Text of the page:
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Florida Has Evacuated More Than 4,100 Inmates From Prisons Damaged By Hurricane Michael

Family members of those incarcerated had described dire conditions inside one of the facilities, which sustained major roof damage during the storm.

Last updated on October 15, 2018, at 3:21 p.m. ET

Posted on October 15, 2018, at 6:45 a.m. ET

A collapsed welcome sign at the entrance to the Gulf Correctional Institution.
Talal Ansari / BuzzFeed News

A collapsed welcome sign at the entrance to the Gulf Correctional Institution.

Authorities have evacuated more than 4,100 inmates from two Florida correctional facilities badly damaged during Hurricane Michael, four days after the storm made its destructive landfall in the state.

The Florida Department of Corrections said Saturday that 2,600 prisoners were evacuated from the Gulf Correctional Institution and its annex due to “significant structural damage” caused by Michael. Another 305 prisoners were also evacuated from a part of Calhoun Correctional Institution for similar reasons. On Sunday, 959 were removed from the Bay Correctional Facility, a private institution, in Tallahassee.

“The evacuated facilities sustained significant damage to roofs and security infrastructure,” the department said in a statement. “Staff and inmates at these facilities were not injured during the storm. All inmates were secure and had access to food and drinking water through the duration of the storm.”

As BuzzFeed News reported last week, the Gulf Correctional Institution sustained major damage when Hurricane Michael hit, making landfall about 30 miles away from the facility. Gulf Correctional, located on the Florida Panhandle in Wewahitchka, had not been evacuated before Michael, and instead took in inmates from other corrections facilities that the state had shut down for the storm.

State officials did not respond last week to repeated questions about damage to the Gulf Correctional Institution. But during a visit to the site Friday, BuzzFeed News observed that the roofs of at least two of the facility’s buildings were badly damaged, and a structure outside the prison fence — as well as the facility’s own brick-and-concrete signage — had completely collapsed.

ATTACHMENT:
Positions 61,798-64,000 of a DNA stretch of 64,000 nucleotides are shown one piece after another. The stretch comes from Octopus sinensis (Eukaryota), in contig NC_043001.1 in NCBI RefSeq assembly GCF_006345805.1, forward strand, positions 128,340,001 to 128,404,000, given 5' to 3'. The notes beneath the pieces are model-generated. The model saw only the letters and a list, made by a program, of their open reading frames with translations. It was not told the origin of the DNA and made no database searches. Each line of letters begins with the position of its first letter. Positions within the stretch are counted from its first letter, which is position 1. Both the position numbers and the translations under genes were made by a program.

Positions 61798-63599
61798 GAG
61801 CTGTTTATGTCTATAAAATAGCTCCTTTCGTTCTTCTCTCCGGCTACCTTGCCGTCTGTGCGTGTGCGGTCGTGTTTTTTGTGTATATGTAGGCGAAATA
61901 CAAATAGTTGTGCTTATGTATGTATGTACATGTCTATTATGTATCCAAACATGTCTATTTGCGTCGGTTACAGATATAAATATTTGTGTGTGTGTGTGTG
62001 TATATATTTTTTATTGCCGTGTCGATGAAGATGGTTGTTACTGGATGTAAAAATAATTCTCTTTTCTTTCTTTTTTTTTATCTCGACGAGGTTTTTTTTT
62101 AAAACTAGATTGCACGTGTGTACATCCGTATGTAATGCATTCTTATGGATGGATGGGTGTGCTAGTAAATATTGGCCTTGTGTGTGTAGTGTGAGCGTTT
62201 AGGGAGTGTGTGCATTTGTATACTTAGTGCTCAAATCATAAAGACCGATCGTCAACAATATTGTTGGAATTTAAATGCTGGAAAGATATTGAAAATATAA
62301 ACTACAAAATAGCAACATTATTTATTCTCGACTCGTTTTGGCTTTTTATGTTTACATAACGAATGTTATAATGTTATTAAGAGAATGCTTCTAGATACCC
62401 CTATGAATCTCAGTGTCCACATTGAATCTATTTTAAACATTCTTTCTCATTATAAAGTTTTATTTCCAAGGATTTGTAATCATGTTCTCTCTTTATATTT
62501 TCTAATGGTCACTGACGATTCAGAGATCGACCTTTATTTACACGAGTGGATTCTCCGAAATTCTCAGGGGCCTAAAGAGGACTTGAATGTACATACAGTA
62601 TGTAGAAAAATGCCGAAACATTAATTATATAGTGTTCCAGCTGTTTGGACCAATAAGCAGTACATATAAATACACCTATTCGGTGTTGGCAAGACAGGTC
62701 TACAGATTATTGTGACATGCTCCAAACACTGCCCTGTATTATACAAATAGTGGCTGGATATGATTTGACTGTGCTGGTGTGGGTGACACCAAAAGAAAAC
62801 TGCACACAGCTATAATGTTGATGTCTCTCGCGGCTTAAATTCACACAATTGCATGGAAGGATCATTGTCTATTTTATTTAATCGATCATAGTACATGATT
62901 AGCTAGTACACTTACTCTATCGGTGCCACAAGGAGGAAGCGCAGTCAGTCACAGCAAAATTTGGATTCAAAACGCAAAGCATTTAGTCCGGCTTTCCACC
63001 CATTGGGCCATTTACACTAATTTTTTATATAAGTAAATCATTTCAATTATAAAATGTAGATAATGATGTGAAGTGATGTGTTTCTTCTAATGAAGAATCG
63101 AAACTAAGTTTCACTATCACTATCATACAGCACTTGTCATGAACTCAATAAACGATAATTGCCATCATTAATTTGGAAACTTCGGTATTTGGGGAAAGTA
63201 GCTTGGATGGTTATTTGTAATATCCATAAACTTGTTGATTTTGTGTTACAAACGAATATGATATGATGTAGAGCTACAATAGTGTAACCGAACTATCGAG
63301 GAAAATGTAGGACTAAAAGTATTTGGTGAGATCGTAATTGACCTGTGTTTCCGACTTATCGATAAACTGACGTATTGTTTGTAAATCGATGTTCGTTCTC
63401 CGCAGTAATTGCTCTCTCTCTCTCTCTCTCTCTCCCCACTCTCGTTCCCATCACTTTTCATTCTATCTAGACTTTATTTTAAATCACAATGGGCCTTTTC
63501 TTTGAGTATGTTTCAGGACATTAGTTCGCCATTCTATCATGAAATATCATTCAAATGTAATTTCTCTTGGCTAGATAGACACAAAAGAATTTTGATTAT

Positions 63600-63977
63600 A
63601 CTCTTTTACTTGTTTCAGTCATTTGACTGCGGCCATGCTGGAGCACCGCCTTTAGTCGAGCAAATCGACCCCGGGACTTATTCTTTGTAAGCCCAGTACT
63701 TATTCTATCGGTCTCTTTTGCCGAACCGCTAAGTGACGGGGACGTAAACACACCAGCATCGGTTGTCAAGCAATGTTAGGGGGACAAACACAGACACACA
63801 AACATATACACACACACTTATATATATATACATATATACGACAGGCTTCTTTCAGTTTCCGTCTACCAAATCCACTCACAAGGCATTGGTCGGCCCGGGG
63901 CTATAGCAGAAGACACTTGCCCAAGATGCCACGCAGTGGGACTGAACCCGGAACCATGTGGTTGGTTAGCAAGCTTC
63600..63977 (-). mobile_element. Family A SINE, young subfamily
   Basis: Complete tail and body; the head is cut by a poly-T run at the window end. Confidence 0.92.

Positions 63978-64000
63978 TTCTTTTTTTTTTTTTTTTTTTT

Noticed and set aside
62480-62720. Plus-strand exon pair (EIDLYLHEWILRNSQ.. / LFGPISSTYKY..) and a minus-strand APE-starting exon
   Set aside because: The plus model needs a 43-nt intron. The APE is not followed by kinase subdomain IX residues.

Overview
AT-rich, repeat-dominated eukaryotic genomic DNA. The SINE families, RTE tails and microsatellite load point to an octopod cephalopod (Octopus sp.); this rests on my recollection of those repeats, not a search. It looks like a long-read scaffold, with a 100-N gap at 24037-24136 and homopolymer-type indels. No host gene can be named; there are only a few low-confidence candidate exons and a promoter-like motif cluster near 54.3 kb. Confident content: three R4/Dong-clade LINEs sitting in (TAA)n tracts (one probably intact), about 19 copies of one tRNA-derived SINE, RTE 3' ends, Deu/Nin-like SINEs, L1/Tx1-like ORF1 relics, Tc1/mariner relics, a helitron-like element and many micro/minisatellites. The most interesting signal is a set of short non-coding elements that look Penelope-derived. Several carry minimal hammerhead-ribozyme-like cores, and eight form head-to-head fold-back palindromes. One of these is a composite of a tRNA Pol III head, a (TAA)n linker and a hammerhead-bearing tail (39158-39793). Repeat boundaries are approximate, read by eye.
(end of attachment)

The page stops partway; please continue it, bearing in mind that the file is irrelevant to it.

Family members of inmates and employees at the facility said their loved ones had confirmed the damage, and described chaotic and deteriorating conditions, including destroyed dormitories, power outages, and limited supplies of food and water.

“They are not handing out bottled waters. [They were] told to drink tap water at their own risk,” said Jennifer O’Neal, recounting a conversation she had Friday with her boyfriend, who is an inmate at Gulf Correctional Institution. O’Neal and two relatives BuzzFeed News spoke to last week said that they believed the inmates would be evacuated Friday.

In its statement Sunday, the Florida Department of Corrections said that “evacuations took place as soon as the roads leading to the facilities were passable and safe for inmate transport.”

In a conversation with BuzzFeed News on Monday, department spokeswoman Michelle Glady explained that officials had to wait until roads were passable "so we could safely transport the inmates and get busses in and out of the area."

She pushed back on reports that the prisoners were lacking food and water, stating that there was food and water on hand and staged outside the facilities.

"We have been through hurricanes before and there are plans in place for an institution not being able to evacuate right away," Glady said. "After the storm hit we got in there and were able to verify everyone's wellbeing and bring in extra food and water."

When asked why they did not evacuate before the hurricane, Glady said they had been watching the storm as it had been developing and officials had not expected it to be as detrimental as it was, given that many of the buildings are concrete.

There are about 50 major prisons across the state in addition to private facilities, she said.

"The majority of the major ones are in North Florida in the area where the storm did a lot of damage," she said. "For this area, this is one of the worst storms we have seen and it's severely impacted our communication. We know inmate family members cannot get a hold of loved ones and that is creating a lot of anxiety for everyone.

Talal Ansari and Zahra Hirji contributed reporting.


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